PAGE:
Life is particularly difficult for those young Hondurans who return from the United States because of the perception that returnees from the U.S. have money, something every gang wants. Enrique had a friend named Jorge who had returned to Honduras after a three month trip in the United States. One day, when Jorge and Enrique were talking on the street, they were approached by mareros who surrounded them and pointed a gun at Jorge. They questioned him as to his whereabouts and activities in the United States. Fortunately, they just took from him everything that he had, and informed him that they would be watching him, but he could have been killed just as easily. After this, Jorge left Honduras and, to the best of Enrique’s knowledge, never returned.
The gangs persisted in trying to recruit Enrique; they threatened him almost every day until he left Honduras. Enrique recalled that the mareros were always high when they stopped him. They used marijuana, glue, cocaine, crack, gasoline, shoe polish and alcohol. “They do drugs to be crazier, to not fear to kill, and to not fear that someone might actually fight back and kill them,” Enrique said. Mara 18 always followed him with guns and wanted him to shave his head as they had. Mara MS 13 wanted him to grow his hair long like them. As a young person Enrique was subjected to all of this. It was a no win situation for Enrique.
Enrique’s Refusal to Join
There were many reasons for Enrique’s resistance to joining the gangs. He recalls that until he was eight years old he had had a good family life that instilled in him values regarding the difference between right and wrong. His education and his experience at the orphanage reinforced these same values. After his brother’s disappearance, he knew that he needed to protect and support his little sisters. If he joined a gang, there was a good chance that he would become a drug addict and/or be killed. Enrique also felt that he had a responsibility to the other children in the orphanage, especially to the younger ones. He was like a big brother to them and wanted them to succeed. He always encouraged the children to study. The directors of the orphanage told Enrique that the children looked up to him and told the staff that they wanted to study like him and not be on the streets. They called him a luchador, a fighter. Enrique took his responsibility as a role model seriously.
In addition to his concern for the welfare of his sisters and the children of the orphanage, Enrique believed that gangs were detrimental to his people. “Gangs take from poor young men and women their opportunity to build better lives for themselves, for their families, and for Honduras, and they play into the hands of the wealthy who run Honduras.” Honduras is a country where the majority of citizens consist of children and young adults. Enrique believes that the only way the elite can stay in power is by keeping young people confused and uninformed about what is happening in their society, and that the gangs are one method of doing just that. He believes that the gangs are used by the bigger criminals to do their “dirty work”, such as moving drugs and arms, robbing cars, and eliminating enemies. The gang members receive small return for their services, but the bigger criminals, who work in collaboration with the police and the military, earn large profits.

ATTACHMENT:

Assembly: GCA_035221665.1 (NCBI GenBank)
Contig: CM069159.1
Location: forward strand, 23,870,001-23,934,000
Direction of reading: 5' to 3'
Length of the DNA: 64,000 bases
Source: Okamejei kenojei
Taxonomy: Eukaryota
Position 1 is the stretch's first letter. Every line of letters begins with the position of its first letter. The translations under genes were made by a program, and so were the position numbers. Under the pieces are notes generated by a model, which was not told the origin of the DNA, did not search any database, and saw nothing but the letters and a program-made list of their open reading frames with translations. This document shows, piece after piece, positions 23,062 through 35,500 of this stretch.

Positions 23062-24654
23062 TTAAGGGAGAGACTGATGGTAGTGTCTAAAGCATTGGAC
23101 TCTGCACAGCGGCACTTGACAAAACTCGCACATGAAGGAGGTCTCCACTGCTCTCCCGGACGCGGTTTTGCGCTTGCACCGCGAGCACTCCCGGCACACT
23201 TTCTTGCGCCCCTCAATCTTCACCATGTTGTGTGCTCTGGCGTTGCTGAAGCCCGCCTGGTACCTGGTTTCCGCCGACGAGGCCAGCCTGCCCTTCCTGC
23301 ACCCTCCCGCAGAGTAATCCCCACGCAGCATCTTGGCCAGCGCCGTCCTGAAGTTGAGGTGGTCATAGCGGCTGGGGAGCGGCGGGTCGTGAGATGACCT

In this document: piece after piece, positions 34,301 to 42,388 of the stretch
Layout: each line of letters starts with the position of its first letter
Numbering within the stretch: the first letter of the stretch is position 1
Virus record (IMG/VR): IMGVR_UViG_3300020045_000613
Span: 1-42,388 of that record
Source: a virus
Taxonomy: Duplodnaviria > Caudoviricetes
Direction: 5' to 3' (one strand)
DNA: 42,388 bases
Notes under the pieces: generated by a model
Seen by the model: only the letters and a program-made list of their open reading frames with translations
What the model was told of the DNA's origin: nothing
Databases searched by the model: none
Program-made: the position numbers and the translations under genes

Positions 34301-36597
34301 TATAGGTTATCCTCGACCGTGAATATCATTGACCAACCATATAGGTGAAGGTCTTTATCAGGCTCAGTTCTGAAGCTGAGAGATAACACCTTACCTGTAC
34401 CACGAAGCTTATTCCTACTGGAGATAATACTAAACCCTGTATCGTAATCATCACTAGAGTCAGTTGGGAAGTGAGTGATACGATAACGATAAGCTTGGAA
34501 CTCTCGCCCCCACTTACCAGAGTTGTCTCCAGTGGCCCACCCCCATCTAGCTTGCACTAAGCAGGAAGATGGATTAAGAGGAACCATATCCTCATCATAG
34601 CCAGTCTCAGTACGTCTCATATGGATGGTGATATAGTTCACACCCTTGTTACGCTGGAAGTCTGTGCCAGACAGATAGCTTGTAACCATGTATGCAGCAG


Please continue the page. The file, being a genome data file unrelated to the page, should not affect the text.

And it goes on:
Mostly the young gang members get paid off in drugs, which they use to muster their courage to kill, rape, rob and generally create havoc. They also receive arms and other ‘rich people stuff’ (such as expensive clothes, jewelry, bicycles, and the like) to make them think they are getting a good deal, but they are being used and abused. The connection between the gangs and the authorities is evident in the way that some of the mareros are arrested for serious crimes one day and the next day they are walking the streets again. Then these same criminals get rid of their gang assistants when they are no longer useful. They kill them by inciting wars between the gangs or by promoting the famous “death squads”.
Enrique discussed his observations and opinions regarding the gang situation to everyone he could. He spoke to the children who were his age as well as the younger ones in the orphanage, to the man who ran the boys’ section of the orphanage, to the overseer of all of Hogar Amistad, to his peers in the technical school he attended, and later to the people in Barrio Centroamericana where he lived. Several children in the orphanage who were younger than him, however, could not resist the pressure and joined the gangs. Once they became mareros, they always gave Enrique a hard time and told their fellow mareros that Enrique had spoken out against the gangs and had encouraged other people not to join. This presented an additional problem for Enrique.
With gang violence threatening him daily, Enrique knew that to survive, he would have to travel north. In January of 1999 he left Honduras, crossed into Guatemala and entered Mexico. His plan had been to travel to the United States to be free of the gangs and to be able to earn money for his family. He was in Mexico for one month when he was caught by Mexican immigration authorities. Enrique was returned to the Mexico-Guatemala border. From there he went back to Honduras. After his return from Mexico, Enrique was constantly watched, threatened, and robbed by the gangs. Each time he left and returned from the barrio, as well as each time he got off and on the bus for work, Enrique was forced to pay a renta of five lempiras (approximately US$0.30). Every morning when he woke up, Enrique had to calculate whether he had enough money to pay off the gangs so that he could go to work.